In August 1996, after a record-breaking two-night stand at Knebworth, tension mounted between the Gallaghers when Liam backed out of Oasis's MTV Unplugged set minutes before it was due to start. Noel was forced to fill in at the last minute. Liam said that he had been struck down with a "sore throat" and that he does not like performing acoustically, though Noel has claimed he was hungover. Noel was further angered when Liam proceeded to heckle him from the balcony while the band performed. Four days later, Noel was again forced to fill in for Liam on the first show of their American tour when Liam refused to travel to America with the rest of the band, claiming he needed time to buy a house. He was back on stage with Oasis for their next show three days later, in Detroit, but tension between Noel and the rest of the band mounted and Noel left the tour, causing several media outlets to question the future of the band.
While on tour in Barcelona in May 2000, Oasis were forced to cancel a show when drummer Alan White's arm seized up; the band spent the night drinking instead. During the night Liam made a derogatory comment about Noel's then-wife, Meg Mathews (apparently questioning the legitimacy of Noel's baby daughter Anais), leading to a fight. Following this, a press release was put out declaring that Noel had decided to quit overseas touring with Oasis. The rest of the band, with guitarist Matt Deighton replacing Noel, played the remaining dates. Noel eventually returned for the British and Irish legs of the tour; at the first of these shows the brothers shook hands after the song “Acquiesce”.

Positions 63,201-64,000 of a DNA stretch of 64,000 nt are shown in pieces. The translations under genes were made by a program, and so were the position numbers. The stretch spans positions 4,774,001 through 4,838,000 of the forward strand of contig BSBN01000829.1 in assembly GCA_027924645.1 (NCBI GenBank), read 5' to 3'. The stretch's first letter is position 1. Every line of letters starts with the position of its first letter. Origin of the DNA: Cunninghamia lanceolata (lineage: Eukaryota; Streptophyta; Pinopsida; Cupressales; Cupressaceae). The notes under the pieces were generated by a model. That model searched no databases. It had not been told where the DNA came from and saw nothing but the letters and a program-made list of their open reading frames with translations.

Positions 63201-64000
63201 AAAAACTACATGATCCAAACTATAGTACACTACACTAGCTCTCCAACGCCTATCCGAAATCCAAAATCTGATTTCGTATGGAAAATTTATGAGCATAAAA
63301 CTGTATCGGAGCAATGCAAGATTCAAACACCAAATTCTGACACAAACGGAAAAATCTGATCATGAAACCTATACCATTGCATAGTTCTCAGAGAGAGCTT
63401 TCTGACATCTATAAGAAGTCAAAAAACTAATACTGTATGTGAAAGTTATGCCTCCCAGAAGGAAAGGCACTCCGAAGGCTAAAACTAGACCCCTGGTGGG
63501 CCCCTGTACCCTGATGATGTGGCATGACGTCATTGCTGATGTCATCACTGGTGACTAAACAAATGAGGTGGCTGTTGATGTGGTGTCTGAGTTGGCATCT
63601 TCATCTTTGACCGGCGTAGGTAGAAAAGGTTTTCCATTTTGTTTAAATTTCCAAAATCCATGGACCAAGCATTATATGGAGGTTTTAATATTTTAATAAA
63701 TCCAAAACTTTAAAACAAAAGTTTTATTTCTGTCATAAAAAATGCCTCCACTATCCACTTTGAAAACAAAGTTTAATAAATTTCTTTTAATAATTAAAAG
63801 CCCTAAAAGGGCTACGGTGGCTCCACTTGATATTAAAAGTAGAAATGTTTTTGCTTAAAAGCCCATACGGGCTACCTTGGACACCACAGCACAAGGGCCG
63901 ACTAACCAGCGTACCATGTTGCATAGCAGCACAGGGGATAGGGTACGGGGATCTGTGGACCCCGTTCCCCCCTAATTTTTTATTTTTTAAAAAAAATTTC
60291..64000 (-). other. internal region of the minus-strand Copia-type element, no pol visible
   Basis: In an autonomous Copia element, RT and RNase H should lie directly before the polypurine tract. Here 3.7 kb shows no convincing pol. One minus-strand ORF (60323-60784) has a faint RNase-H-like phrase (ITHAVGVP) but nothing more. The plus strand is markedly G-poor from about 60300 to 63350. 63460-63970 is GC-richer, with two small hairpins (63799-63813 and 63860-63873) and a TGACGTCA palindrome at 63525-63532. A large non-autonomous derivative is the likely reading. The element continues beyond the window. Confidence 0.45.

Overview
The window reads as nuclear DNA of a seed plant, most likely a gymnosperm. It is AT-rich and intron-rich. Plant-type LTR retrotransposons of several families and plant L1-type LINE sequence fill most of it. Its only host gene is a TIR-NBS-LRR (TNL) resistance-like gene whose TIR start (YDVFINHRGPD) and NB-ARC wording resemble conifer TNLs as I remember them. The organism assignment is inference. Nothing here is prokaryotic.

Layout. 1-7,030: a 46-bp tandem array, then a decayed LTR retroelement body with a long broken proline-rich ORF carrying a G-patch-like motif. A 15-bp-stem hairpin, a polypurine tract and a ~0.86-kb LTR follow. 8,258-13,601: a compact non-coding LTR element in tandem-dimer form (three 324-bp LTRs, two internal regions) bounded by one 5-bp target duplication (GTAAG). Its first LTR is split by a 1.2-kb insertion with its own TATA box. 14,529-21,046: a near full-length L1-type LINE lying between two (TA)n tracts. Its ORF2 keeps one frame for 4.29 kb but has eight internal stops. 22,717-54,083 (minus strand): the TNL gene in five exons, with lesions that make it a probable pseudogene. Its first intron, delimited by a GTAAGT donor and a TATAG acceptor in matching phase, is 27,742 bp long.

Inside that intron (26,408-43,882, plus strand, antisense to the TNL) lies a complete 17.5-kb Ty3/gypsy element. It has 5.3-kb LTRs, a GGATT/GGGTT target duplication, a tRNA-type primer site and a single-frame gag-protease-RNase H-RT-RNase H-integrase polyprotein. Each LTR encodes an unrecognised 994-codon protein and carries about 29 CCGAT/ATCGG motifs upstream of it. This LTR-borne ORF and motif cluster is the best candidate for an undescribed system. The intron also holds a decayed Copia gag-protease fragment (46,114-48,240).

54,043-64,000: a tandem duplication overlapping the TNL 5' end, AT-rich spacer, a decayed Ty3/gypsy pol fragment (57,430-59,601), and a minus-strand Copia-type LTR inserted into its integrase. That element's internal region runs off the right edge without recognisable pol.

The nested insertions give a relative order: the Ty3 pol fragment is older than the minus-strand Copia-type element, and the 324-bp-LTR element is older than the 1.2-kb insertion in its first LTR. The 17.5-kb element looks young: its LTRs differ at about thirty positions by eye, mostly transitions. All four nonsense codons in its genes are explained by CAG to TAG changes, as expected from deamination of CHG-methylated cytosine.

In 2009, prior to the group's break up, Noel characterised Liam as "rude, arrogant, intimidating and lazy. He's the angriest man you'll ever meet. He's like a man with a fork in a world of soup." The final straw for the band came at the Rock En Seine festival in Paris when an altercation between the brothers (subsequently described by Noel as "no physical violence but there was a lot of World Wrestling Federation stuff") prior to their performance resulted in the destruction of one of Noel's guitars and saw him announce his departure from the group.
Liam has stated he does not speak much with his brother and that they "don't really have a relationship". During the final tour, the only time that they ever spoke directly was when onstage.
Despite their constant fighting, the Gallagher brothers did show affection for each other both before and after Oasis' split, with Liam calling Noel the best songwriter in the world, and Noel calling Liam the best singer in the world, "cooler" than him, and frequently referring to his good looks. Noel has said that Oasis came down to the relationship between him and Liam (Supersonic, October 2016). They often said they loved each other with Liam stating he loves and misses Noel increasingly in interviews during the promotion cycle of both of their albums in late 2017, leading up to their December 2017 "truce". Weeks prior to this, Noel said his younger brother was "obsessed with him", leading to Liam alleging the same thing about Noel.
In May 2017, Liam criticised Noel for his collaboration with former rival Damon Albarn on the Gorillaz song "We Got the Power". He also strongly criticised his brother for not appearing at the One Love Manchester benefit concert, calling him a "sad fuck".
In November 2017, during an interview, Liam said that he misses being in a band with Noel and that he hates performing without him on stage, stating: "I'm not a guitar player or a prolific songwriter. I can write a few songs every now and again but I miss being in a band. I miss my brother the way he was back then. I miss singing those great songs that we all made great."